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Almost 50% increase in Irish birds on endangered list following 'alarming' population declines

One in four birds is now on the so-called red list.

Image: Shutterstock/Harry Collins Photography

MORE THAN A quarter of native Irish bird species are now considered to be at the highest level of conservation concern, according to a new report from BirdWatch Ireland.

The review of Irish bird populations, which is published today, found that 54 out of 211 species are now on Ireland’s so-called ‘red list’ and at risk of permanent decline.

The red list increased by almost 50% since the last survey, with 23 new additions including the puffin, the sparrowhawk, the oystercatcher and the kittiwake.

Wading birds – those commonly found along shorelines such as lapwings and curlews – were reported to be experiencing the most severe population declines, while several seabirds also joined the list due to climate change and overfishing.

The decline of waders was described as “catastrophic”, with six such species joining the red list.

The kestrel was also added to the list, along with the common swift and the stock dove.

The report said that causes for the decline of kestrel in Ireland were not clear, but were possibly due to prey availability, agricultural changes, reduced feeding opportunities and the consumption of poison intended for rodents.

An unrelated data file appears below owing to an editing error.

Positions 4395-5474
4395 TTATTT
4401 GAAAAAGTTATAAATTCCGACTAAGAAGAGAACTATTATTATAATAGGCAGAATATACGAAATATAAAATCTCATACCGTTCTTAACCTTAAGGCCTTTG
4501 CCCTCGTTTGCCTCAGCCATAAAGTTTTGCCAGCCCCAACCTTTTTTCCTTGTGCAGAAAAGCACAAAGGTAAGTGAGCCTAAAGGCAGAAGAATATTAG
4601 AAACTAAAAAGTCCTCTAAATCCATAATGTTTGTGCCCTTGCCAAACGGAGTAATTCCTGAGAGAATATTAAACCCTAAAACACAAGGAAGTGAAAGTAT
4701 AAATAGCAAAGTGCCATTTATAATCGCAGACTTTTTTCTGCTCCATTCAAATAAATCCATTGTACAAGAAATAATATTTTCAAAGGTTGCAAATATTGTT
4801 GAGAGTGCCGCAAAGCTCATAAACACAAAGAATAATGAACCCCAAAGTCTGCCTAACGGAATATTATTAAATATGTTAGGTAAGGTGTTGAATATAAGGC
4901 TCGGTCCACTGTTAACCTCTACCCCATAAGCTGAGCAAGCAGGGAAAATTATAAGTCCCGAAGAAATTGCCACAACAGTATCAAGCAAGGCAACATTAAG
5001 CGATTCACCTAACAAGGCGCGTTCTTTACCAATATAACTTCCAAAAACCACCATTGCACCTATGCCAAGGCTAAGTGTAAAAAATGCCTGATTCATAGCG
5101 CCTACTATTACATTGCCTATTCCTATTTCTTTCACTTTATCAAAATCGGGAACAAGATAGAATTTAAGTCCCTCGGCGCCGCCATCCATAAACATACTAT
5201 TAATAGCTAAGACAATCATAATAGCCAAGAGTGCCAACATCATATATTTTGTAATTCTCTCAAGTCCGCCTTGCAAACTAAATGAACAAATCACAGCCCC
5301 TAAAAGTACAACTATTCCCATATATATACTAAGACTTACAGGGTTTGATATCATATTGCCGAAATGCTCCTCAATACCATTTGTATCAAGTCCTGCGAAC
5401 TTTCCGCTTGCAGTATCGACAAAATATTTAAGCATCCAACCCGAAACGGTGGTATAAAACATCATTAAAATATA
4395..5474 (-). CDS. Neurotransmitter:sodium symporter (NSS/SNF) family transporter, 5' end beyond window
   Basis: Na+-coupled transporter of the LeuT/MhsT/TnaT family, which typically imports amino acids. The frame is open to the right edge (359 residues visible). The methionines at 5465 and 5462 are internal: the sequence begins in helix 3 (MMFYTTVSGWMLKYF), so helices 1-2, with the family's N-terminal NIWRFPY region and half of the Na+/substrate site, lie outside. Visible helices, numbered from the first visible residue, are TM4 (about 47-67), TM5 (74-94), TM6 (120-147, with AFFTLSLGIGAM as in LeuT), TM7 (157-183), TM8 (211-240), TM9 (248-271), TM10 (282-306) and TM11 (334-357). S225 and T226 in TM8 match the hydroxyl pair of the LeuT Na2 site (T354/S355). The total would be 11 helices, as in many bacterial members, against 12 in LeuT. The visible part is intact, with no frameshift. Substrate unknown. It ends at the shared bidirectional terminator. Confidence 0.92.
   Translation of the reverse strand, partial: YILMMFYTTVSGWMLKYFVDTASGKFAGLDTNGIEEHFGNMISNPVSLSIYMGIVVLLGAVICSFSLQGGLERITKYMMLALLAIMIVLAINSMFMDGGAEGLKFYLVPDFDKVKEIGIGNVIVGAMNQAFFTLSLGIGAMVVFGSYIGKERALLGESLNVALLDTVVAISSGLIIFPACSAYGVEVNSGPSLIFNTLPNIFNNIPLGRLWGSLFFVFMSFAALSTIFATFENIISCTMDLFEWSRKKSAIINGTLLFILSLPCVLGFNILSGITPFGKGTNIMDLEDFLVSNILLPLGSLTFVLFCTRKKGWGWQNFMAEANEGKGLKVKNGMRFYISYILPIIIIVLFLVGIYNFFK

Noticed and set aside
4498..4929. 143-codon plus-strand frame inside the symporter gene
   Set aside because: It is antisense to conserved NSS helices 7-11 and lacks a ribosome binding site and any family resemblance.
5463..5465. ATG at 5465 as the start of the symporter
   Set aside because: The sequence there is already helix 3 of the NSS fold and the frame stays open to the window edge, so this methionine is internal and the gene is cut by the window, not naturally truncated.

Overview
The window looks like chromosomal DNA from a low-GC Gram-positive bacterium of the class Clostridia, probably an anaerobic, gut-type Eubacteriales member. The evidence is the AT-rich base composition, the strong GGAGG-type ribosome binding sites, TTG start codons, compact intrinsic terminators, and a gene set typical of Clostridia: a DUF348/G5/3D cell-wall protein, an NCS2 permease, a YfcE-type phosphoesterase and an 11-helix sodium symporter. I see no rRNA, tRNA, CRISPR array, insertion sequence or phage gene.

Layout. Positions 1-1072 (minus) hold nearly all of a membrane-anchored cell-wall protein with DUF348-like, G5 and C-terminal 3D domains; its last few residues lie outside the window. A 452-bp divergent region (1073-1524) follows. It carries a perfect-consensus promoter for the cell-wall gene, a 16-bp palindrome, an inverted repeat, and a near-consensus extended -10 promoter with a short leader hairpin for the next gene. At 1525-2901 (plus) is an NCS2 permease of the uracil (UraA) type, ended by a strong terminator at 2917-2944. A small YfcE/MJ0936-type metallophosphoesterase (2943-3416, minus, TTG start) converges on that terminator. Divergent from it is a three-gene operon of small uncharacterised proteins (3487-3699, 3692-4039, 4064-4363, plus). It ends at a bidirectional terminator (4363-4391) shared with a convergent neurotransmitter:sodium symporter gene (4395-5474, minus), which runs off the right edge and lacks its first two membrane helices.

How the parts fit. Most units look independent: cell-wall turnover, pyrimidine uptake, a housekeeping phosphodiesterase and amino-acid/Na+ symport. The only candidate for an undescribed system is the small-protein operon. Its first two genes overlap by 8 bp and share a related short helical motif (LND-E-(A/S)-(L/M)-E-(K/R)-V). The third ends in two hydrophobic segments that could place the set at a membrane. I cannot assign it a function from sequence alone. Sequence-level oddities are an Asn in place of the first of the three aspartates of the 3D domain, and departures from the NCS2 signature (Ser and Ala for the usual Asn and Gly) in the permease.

Other newly red-listed species included the red knot, the snowy owl, the redwing, the razorbill, the bar-tailed godwit, the knot, the willow warbler, and the brambling.

“There is no doubt that having 54 of Ireland’s regularly occurring bird species now on the red list is alarming, with some species having shown dramatic declines and losses on this island,” the report reads.

Only six species left the red list since the last survey was carried out in 2013.

Some recovery in the populations of species such as black-headed gull, the European herring gull, the tufted duck and the wigeon allowed them to move from red to amber status.

Others also moved from the amber to the green list, including the reed warbler, the mistle thrush, and the robin, all of which have improved status. 

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In total, 79 of the 211 species (37.4%) feature on the amber list, as well as 78 (37%) on the green list – the lowest cause for concern.

However, BirdWatch Ireland and the Royal Society for the Protection of Birds in Northern Ireland, which also conducted the review, called for more resources to be targeted at the protection of declining bird populations.

“With the continuing decline in the status of Irish birds… we acknowledge that finite conservation resources must be even further prioritised and directed where they will have the most impact,” the report says.

“It is difficult to reverse such sustained population declines and they tend to be followed by further declines or lack of recovery,” it added later.

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